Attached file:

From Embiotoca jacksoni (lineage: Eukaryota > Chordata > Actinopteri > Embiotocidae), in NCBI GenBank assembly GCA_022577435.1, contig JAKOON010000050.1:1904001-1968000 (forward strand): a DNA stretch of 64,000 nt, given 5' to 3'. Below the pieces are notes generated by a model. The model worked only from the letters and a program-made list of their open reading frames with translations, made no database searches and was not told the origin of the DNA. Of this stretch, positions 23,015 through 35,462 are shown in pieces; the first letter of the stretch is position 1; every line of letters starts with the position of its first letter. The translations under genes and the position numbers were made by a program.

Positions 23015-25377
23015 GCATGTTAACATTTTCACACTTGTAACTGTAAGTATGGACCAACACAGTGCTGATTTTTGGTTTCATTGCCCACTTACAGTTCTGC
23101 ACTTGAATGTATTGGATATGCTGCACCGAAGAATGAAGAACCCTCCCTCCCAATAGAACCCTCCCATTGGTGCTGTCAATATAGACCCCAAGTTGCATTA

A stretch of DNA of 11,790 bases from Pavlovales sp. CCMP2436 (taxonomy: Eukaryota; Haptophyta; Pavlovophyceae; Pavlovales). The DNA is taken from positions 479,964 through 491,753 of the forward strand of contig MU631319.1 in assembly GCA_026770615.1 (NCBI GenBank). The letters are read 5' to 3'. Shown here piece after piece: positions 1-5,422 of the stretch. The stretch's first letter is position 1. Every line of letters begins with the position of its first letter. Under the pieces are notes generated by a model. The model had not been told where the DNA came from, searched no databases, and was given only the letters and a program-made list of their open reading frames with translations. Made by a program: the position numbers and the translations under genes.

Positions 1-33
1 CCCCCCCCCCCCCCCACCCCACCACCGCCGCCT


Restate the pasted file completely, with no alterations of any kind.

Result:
From Embiotoca jacksoni (lineage: Eukaryota > Chordata > Actinopteri > Embiotocidae), in NCBI GenBank assembly GCA_022577435.1, contig JAKOON010000050.1:1904001-1968000 (forward strand): a DNA stretch of 64,000 nt, given 5' to 3'. Below the pieces are notes generated by a model. The model worked only from the letters and a program-made list of their open reading frames with translations, made no database searches and was not told the origin of the DNA. Of this stretch, positions 23,015 through 35,462 are shown in pieces; the first letter of the stretch is position 1; every line of letters starts with the position of its first letter. The translations under genes and the position numbers were made by a program.

Positions 23015-25377
23015 GCATGTTAACATTTTCACACTTGTAACTGTAAGTATGGACCAACACAGTGCTGATTTTTGGTTTCATTGCCCACTTACAGTTCTGC
23101 ACTTGAATGTATTGGATATGCTGCACCGAAGAATGAAGAACCCTCCCTCCCAATAGAACCCTCCCATTGGTGCTGTCAATATAGACCCCAAGTTGCATTA

A stretch of DNA of 11,790 bases from Pavlovales sp. CCMP2436 (taxonomy: Eukaryota; Haptophyta; Pavlovophyceae; Pavlovales). The DNA is taken from positions 479,964 through 491,753 of the forward strand of contig MU631319.1 in assembly GCA_026770615.1 (NCBI GenBank). The letters are read 5' to 3'. Shown here piece after piece: positions 1-5,422 of the stretch. The stretch's first letter is position 1. Every line of letters begins with the position of its first letter. Under the pieces are notes generated by a model. The model had not been told where the DNA came from, searched no databases, and was given only the letters and a program-made list of their open reading frames with translations. Made by a program: the position numbers and the translations under genes.

Positions 1-33
1 CCCCCCCCCCCCCCCACCCCACCACCGCCGCCT